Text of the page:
A few weeks ago, Jo and Dr. Joy Banner stood before a crowd gathered in the West Bank of St. John’s Parish along the Mississippi River to celebrate a rare and precious milestone in the long struggle for environmental justice.
After years of work to “preserve and protect the health, land, and lives of the Black descendant community located in Louisiana’s River Parishes” through their non-profit, The Descendants Project, they were one step closer to halting decades of plastic, petrochemical, and industrial pollution inflicted on their community.
This last stretch of undeveloped land in the 85-mile long chemical corridor–known as Cancer Alley–was placed on a list of “endangered sites” by the National Trust of Historic Preservation, due to its rare cultural and historical significance. Once a site makes it on this list, it is likely to be preserved for generations to come.
While celebrated, this progress came with some trepidation. The Banner sisters know that without a unified movement to put people over pollution, local victories will be short-lived if we lose the global battle for climate action.
From the Mississippi River to Paris
This week, the Banners are joining me and other members of the Beyond Petrochemicals campaign at the Global Plastics Treaty negotiations in Paris.
This is the second meeting of the Intergovernmental Negotiating Committee (INC) where 175 world leaders will hammer out a solution to address the plastics crisis. If done right, the plastics treaty could be one of the most significant environmental agreements in history.
Today, one-third of plastic production is devoted to making single-use plastics, specifically plastic packaging. We all know what spaghetti looks like, so why do we need the little plastic window on every box?
These “pointless plastics” are difficult to recycle so the majority end up in landfills, rivers, lakes, and ultimately the ocean.
Recycling not the answer
Only six percent of plastic in the U.S. is recycled. Any improvements in recycling rates and capacities will be outpaced by continued rapid growth in plastics production, which is projected to double by 2040.
We are not going to recycle our way out of this problem.
Ninety-nine percent of plastics are made from chemicals sourced from fossil fuels, contributing to the climate crisis.
Petrochemicals are known carcinogens including chloroprene, ethylene oxide, formaldehyde and benzene, which poison the air, water and land of communities near industry facilities, deemed “fenceline communities”.
While people in fenceline communities experience the most acute exposure to toxins from these plants, petrochemicals impact everyone.
Drinking from a disposable water bottle, putting on makeup, or ordering takeout, nearly every aspect of our daily lives intersects with petrochemicals. It is no surprise that every one of us ingests a credit card’s worth of plastic each week.
A report by the Center for International Environmental Law (CIEL) found that “emissions from the plastics sector rose 15 percent from 2012 to 2018”. In 2019 alone, plastic production equaled the emissions of 189 large coal plants.
From Cancer Alley in Louisiana to the train derailment in East Palestine, Ohio, the pollution and other dangers from these facilities are concentrated in places the oil and gas industry deems “sacrifice zones”: low-income, Black and Latino communities.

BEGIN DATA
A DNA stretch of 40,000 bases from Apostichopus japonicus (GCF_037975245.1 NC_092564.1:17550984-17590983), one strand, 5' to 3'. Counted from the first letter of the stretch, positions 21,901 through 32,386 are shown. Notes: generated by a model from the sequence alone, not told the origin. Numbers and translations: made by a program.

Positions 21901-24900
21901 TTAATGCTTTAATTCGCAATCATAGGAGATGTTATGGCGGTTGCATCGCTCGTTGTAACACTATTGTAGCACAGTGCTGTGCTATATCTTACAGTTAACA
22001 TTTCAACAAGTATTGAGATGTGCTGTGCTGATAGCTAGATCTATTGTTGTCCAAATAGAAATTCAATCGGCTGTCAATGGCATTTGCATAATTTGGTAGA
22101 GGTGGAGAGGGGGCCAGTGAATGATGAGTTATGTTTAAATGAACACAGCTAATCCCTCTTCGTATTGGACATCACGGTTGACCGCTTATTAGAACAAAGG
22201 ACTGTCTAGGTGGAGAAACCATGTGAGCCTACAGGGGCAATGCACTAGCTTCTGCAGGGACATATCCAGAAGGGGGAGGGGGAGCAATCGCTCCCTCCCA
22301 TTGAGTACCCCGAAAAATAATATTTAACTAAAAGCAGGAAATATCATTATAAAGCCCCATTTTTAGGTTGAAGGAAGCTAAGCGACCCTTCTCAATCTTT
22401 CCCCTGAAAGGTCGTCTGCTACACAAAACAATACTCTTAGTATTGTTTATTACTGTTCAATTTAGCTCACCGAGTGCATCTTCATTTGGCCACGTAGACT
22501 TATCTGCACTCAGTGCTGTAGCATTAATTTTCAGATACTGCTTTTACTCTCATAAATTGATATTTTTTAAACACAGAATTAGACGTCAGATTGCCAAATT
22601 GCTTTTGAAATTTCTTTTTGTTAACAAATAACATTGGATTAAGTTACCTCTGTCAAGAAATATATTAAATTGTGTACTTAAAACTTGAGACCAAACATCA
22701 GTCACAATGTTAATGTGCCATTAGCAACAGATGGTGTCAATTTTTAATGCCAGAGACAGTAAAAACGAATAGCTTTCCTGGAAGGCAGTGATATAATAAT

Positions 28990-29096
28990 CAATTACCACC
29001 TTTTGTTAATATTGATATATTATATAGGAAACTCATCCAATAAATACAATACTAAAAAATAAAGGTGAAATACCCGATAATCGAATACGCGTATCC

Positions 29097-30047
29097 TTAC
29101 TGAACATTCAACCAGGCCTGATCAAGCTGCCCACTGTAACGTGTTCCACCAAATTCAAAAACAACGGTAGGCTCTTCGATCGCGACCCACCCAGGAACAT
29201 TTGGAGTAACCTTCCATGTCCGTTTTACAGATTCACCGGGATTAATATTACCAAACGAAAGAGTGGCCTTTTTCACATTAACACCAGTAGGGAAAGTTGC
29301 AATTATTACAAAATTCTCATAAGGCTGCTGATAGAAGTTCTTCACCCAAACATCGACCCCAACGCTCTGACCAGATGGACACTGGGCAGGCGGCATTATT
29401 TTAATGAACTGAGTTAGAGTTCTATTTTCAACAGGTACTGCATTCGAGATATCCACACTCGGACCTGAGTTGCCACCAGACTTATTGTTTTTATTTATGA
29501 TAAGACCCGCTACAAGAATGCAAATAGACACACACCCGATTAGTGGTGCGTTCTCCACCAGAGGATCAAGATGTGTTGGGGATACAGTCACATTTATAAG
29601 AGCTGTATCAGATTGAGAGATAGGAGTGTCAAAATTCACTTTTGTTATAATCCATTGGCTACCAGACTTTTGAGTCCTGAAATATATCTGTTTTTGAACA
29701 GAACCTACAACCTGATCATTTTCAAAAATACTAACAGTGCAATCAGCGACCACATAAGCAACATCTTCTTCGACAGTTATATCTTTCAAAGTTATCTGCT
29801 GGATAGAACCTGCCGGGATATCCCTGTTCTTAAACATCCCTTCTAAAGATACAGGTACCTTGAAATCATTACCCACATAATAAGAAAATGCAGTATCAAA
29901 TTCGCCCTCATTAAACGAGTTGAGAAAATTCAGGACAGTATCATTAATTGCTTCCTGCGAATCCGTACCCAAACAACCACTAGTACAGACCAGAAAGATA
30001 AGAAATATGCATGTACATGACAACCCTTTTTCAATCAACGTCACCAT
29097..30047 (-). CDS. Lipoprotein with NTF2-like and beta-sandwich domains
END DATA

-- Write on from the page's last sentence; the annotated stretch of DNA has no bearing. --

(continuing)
The fossil fuel industry is planning a massive build-out to increase production of single-use plastics. More than 120 new or expanded petrochemical plants are expected in the U.S. alone. This is a threat to public health, precious natural resources, and any progress we’ve made on climate change.
The time to act is now.
In the first round of plastics treaty negotiations last November, the US presented a proposal to achieve “the sustainable production and consumption of plastic”. It wants to achieve that by incentivizing chemical recycling, facilitating reuse, and strengthening demand for more recycled content.
This does not include the most meaningful action we could take: capping the production of plastics. For this and other reasons, the US was relegated to a category of so-called “Low Ambition” countries.
Since then, the Biden Administration has made strides in environmental justice with its Justice 40 Initiative, new EPA pollution rules that acknowledge the communities hardest hit with petrochemical pollution, and ensuring disadvantaged cities and towns are first in line for investments to create new clean energy jobs.
We need our policy leaders to bring that same energy to the international stage and set a global tone of environmental justice for all.
Plastic production cap
The Beyond Petrochemicals campaign is helping support the activists, organizers and academics who are standing up to the petrochemical industry. We are in Paris to advocate for a cap on plastic production and pollution so we can stop digging the deep hole we find ourselves in.
Our campaign is a collage of communities where we live, work, play and pray. Communities that experience the impacts of plastic and petrochemical pollution day in and day out. Communities where we have lost friends and loved ones, but where babies continue to be born, and where we all want something better for the next generation.
It is the voices of these communities that push us to Paris and with the urgency of ten generations of ancestors poisoned by toxic water, air, and land.
We’re showing up from cities on the frontlines to stake a claim in the City of Lights – for environmental justice, for climate action and for putting people over pollution. We hope the US delegation joins us.
Heather McTeer Toney is the Executive Director of the Beyond Petrochemicals campaign, which aims to halt the expansion of the petrochemical industry.